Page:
Tuesday, June 14, 2005

Sen. Mary Landrieu Does It Again

Kudos to Senator Mary Landrieu.

Once again she has proved herself to be a Senator dedicated to integrity, moral purpose and the highest American values.

Senator Mary Landrieu (D-La.) has sponsored a Senate resolution - S.RES.39 - that is long overdue. Assuming it passes - and so far the resolution has 60 co-sponsors [6/20/05 - the final number was 86]- the Senate will finally - officially - express its remorse over its failure to outlaw lynching in the United States.

Over 4700 people were lynched in this country between 1882 and 1968. Yet, believe it or not, despite 200 anti-lynching bills that were introduced between 1890 and 1952, none were passed by Senate vote. This despite the fact that 7 Presidents asked the Senate to approve an anti-lynching bill.

The reason the bills weren't passed?

Filibusters by right-wing Senators.

Now Senator Landrieu has taken advantage of the current anti-filibuster sentiment of the Republican majority to finally get this legislation passed, once and for all.

This is an inspired way to make lemonade out of lemons because given all the threats against Democrats using the filibuster, anyone who might otherwise filibuster against the Landrieu's resolution is going to have to bite his tongue or become a moral - and political - pariah.

What I love about this resolution - and admire about Senator Landrieu and the mix of 60 Republican and Democratic Senators who are co-sponsoring it - is that this group is not merely passing a law that should have been passed over one hundred years ago if we, as a nation, had been walking the talk of our Christian heritage.

Through their resolution the Senate - an incredibly powerful body of government - will humble itself, admit it can make a mistake, admit its failure and apologize to those who remain haunted and continue to feel wronged by what was government sanctioned domestic terrorism.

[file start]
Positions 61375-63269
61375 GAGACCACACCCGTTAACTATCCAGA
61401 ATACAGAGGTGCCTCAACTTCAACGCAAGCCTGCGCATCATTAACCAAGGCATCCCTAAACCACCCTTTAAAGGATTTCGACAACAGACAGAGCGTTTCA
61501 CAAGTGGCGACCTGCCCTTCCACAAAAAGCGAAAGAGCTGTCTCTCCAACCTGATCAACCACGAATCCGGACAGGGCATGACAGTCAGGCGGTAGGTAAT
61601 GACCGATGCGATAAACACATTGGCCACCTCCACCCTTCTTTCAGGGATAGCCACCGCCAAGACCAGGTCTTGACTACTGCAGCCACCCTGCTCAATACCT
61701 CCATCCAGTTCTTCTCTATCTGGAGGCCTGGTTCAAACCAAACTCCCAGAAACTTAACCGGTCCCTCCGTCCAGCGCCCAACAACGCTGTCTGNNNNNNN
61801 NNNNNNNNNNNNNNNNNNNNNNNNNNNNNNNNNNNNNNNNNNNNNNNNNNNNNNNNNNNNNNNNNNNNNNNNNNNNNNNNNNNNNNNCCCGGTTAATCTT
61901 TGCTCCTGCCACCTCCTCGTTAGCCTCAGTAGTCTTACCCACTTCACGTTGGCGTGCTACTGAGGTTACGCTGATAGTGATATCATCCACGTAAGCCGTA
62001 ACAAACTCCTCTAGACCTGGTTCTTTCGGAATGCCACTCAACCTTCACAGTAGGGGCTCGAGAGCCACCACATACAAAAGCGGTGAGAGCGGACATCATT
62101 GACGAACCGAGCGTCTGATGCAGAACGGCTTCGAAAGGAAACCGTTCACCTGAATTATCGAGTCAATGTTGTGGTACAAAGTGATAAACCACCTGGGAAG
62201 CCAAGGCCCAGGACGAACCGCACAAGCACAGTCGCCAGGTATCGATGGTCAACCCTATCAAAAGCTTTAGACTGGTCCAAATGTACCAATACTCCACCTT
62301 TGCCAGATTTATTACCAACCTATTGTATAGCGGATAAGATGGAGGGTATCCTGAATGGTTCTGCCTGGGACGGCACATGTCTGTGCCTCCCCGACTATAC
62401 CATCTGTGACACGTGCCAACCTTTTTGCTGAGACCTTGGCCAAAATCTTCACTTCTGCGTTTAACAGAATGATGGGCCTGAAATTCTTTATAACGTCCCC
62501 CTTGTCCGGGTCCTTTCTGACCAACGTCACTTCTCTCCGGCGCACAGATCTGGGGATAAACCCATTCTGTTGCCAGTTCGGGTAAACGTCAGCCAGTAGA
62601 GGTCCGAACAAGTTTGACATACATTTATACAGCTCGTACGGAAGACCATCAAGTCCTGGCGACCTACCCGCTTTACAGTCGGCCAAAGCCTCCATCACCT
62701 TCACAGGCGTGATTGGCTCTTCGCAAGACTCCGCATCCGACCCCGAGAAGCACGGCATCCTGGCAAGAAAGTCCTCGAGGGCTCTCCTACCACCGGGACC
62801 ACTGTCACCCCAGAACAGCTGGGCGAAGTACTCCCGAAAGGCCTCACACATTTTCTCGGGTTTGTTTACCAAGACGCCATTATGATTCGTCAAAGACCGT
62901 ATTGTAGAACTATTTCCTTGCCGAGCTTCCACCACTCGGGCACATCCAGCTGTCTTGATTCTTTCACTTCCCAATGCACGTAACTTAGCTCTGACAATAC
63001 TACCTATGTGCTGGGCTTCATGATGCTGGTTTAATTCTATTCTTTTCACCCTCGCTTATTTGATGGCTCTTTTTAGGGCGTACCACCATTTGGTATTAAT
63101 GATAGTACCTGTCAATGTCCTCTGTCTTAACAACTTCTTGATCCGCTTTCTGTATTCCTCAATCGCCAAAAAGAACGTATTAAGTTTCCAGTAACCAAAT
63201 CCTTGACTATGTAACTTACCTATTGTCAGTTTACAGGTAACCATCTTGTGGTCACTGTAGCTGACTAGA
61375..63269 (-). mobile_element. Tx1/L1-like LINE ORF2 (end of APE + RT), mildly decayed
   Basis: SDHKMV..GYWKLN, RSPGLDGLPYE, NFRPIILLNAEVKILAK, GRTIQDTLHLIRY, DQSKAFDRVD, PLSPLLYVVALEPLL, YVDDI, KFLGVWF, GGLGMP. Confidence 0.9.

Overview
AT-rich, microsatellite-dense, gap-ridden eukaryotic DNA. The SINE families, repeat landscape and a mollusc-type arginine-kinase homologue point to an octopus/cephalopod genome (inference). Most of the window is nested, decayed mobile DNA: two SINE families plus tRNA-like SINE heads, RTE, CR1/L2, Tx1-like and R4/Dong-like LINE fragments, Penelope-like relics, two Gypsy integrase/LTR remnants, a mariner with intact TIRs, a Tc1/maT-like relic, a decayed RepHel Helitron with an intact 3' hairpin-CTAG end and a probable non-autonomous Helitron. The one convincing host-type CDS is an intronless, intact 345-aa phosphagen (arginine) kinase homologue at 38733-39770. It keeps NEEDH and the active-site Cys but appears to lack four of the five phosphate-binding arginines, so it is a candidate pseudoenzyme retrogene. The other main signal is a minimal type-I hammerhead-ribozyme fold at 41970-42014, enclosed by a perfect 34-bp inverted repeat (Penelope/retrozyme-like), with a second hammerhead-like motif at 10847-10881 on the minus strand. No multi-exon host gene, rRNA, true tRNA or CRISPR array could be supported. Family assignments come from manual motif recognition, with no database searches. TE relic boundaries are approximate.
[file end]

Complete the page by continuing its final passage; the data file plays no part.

Not making lynching a crime was an incredible moral failure on the part of our government.

Yet, there are people who say "What's the big deal?" and that black people should "get over" slavery, get over the lynchings, get over the past.

How do you get over an unthinkable wrong if there is never an apology?

How do you heal from such wounds in your family history if you think no one is really sorry for what happened?

I've seen newspaper accounts of grieving families who have lost loved ones to killers. Some hope - sometimes until the last minute before an execution - that they will hear a sincere apology from that person who took their loved one away from them.

When we have done wrong - whether as an individual, a governing body or even as a country - we owe apologies to those we have injured. We owe it to them to admit our wrong doing, apologize and make whatever amends are possible.

And in this case we - and the Senate - owe an apology to people like Doria Dee Johnson, the great-great granddaughter of a black farmer who was killed by a mob of individuals who knew there would be no repercussions.

To withhold that apology is to heap cruelty upon cruelty.

We were not created to be cruel, but to be merciful.

Germany finally issued an apology to all Holocaust survivors for the terror inflicted upon them and their families.

Do we wish to withhold ours from those whom we have wronged?

I pray not.

So I hope you are very pleased with this gesture by Senator Mary Landrieu and her 60 co-sponsors.

I know God is.


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